Seeking connection, collaboration, safety and joy
To hold an in-person retreat in the present times is to be continuously challenged with our preconceived notions around physical togetherness. The pandemic has permanently altered so many aspects of our lives, and this is just one of the many. Being cooped up in our homes for the longest time, navigating what that physical distance means to us and our loved ones, and really being forced to take notice of our mental health has pushed each one of us as individual human beings. Thousand Currents previously held a staff retreat up to twice a year, and this was the norm until COVID-19 hit us all. In the time that has passed since, the organization has grown rapidly with 15 staff members having joined since March 2020 alone. We are a staff of 25+ people now, the largest team configuration since 2019, working remotely from different corners of the world united by Thousand Currents’ mission and vision. Needless to say, we had been wanting to gather for more than a while now.
Scheduled in the last week of September in California (USA), our first in-person gathering had only one goal: to occupy a healthy environment of connection, collaboration, safety and joy. We hadn’t been together in a long time and we hadn’t socialized with each other with intentionality. The retreat offered us the privilege to do exactly that. We leaned in on each other as we conversed over breakfast about the tiresome travel we undertook to be with each other. We listened to each other’s tales of how life was before Thousand Currents happened and what led to the present moment. We exchanged stories of our struggles and learnings: as parents, partners, activists, donors, movement observers, peoples. It was an exchange rooted in honesty and trust and it was surreal how it happened amongst individuals who, in all likelihood, had never met before.
The retreat was also a space to open up, shed all inhibitions and weight that we carried and embrace the preciousness of the moment. This was important to cultivate to ensure that the togetherness we weave together is authentic and long lasting. But what does it mean to create a space for team building and bonding in the pandemic era? How does one break the proverbial ice in a manner that maintains social distancing, and offers the cushion of choice to participate in a level that folks feel most comfortable with? This can be a tough nut to crack for any facilitator and we had just the right person for this–Kayhan Irani–who encouraged us to embrace our vulnerabilities and let creativity take its own shape and direction. Trained in Theater of The Oppressed, they guided us through sessions around interacting with our own bodies, our voices, our musings and allowing them to coexist in complete rawness and in presence of others.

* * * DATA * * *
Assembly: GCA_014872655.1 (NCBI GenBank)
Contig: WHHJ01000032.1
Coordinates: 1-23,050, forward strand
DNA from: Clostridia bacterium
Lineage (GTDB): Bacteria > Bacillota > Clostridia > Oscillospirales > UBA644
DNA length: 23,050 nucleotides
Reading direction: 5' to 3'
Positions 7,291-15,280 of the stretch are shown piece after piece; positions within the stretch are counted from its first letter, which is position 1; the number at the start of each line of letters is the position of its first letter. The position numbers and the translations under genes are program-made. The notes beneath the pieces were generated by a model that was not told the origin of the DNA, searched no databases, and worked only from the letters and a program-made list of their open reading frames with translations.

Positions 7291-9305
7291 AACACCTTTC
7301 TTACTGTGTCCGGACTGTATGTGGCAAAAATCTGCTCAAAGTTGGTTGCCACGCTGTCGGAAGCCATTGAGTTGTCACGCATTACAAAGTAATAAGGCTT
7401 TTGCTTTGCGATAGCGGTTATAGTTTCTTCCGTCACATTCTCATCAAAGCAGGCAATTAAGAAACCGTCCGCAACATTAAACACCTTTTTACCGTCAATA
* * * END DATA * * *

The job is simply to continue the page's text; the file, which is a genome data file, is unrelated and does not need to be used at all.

Among the few activities that we did together was one on the manifestation of a machine. Each team was asked to do a dramatic interpretation of what they believe and understand to be a working and functional machine. The exercise was a thoroughly creative and immersive one, with each group presenting an act so intrinsically different from the one that followed. Some of us re-imagined the corporate and capitalist definition of a machine and what it is expected to do, some of us questioned notions of efficiency, some enacted elements in the background that make a machine smooth and running, while some of us went even deeper and connected the exercise to the organizational values that we embodied as staff. The exercise challenged our own notions, capabilities and approach towards the space that we occupy within the Thousand Currents’ universe.
As we adhered to all safety protocols, we found ourselves in an ironic situation everyday as we maintained physical distancing while attempting to get closer on a deeper level. We grew accustomed to spaciousness in our temporary home for the retreat week while we sought ways to ‘hang’ together. It was bizarre and necessary at the same time and we realized how the pandemic and its ramifications have led to contradicting emotions and situations to coexist. At one point, we just had to bow down to the needs of the hour as we reshaped our agenda in the wake of present realities, but we did it with abundant grace and love. Our brief time together will be memorable not for the tasks that we complete or the strategies that we finalized or the projects that we penned down. It will be remembered for bearing witness to the confusing times that we find ourselves in, and yet finding a way to emerge feeling safe, secure, connected and joyous.